MedicalResearch.com: What is the background for this study? What are the main findings?
Response: The study arose through a larger investigation into hazardous substances in consumer plastics, both old and new.
The main finding of the present research was the widespread occurrence of restricted elements in old plastic toys, and in particular cadmium, lead and bromine (the latter an indicator of the presence of flame retardants); in many cases, these elements could migrate from the plastic under conditions simulating the human digestive system.
MedicalResearch.com: What should readers take away from your report?
Response: Be wary of brightly coloured older toys (> 10 to 15 years old) that are red or yellow as these often contain cadmium or lead, especially for younger children and if the products are mouthable. Also, be cautious about older black toys which often contain bromine, espescially for young children.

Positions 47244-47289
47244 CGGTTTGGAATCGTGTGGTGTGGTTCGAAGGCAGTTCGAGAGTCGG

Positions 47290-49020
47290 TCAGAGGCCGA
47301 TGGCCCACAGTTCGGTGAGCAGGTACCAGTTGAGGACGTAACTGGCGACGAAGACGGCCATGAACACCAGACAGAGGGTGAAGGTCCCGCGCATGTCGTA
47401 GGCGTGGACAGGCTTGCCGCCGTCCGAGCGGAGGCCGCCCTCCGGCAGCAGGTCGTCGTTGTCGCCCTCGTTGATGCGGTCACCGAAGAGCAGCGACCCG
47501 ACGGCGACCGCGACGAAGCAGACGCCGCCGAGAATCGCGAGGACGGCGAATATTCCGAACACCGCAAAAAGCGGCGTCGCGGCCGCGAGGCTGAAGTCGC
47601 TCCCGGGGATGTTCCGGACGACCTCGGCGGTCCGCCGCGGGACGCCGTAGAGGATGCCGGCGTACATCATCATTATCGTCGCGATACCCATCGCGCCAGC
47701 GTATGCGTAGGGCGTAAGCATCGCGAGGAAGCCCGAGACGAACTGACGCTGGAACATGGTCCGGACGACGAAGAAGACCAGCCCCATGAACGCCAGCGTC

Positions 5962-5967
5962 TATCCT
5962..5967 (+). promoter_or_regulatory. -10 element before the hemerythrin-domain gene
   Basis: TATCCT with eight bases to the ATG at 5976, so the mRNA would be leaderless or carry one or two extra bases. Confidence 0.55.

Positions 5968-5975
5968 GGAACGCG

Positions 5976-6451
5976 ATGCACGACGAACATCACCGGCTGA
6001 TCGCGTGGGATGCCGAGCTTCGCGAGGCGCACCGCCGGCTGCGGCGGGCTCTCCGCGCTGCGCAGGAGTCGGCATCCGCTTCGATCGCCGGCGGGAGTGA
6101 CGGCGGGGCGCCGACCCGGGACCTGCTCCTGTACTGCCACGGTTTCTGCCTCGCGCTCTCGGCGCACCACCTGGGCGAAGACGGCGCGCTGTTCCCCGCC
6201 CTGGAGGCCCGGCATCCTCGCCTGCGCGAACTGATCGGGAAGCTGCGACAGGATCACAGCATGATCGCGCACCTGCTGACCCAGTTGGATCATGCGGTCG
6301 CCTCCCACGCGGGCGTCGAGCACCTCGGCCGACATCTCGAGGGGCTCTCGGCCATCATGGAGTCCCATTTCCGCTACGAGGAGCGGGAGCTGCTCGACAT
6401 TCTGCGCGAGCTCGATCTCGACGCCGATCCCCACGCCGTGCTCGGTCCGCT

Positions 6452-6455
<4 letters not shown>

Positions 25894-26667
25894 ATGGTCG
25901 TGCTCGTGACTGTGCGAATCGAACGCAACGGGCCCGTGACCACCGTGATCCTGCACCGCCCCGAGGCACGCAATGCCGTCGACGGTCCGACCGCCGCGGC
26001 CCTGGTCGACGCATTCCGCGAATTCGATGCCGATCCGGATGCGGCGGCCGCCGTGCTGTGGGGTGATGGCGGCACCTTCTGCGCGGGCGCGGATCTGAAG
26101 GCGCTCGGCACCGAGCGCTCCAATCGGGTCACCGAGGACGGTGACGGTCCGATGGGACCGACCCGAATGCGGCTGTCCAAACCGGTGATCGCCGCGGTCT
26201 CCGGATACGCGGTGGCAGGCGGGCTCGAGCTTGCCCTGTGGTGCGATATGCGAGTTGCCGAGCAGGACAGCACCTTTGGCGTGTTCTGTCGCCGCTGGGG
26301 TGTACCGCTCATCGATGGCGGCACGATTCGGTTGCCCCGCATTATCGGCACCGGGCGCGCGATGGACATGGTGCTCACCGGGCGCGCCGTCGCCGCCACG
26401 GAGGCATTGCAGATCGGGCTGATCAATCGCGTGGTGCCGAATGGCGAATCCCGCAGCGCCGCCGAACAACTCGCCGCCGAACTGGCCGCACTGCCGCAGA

MedicalResearch.com: What recommendations do you have for future research as a result of this work?
Response: Further research should focus on bromine in both historical and contemporary black plastics and in both toys and other consumer products. The bromine appears to be derived from illegally recycled electronic waste.
MedicalResearch.com: Is there anything else you would like to add?
Response: The issue of recycling of electronic waste plastic is something that needs to be brought to the attention of the public.
Andrew Turner, Concentrations and migratabilities of hazardous elements in second-hand children’s plastic toys, Environmental Science & Technology (2018). DOI: 10.1021/acs.est.7b04685
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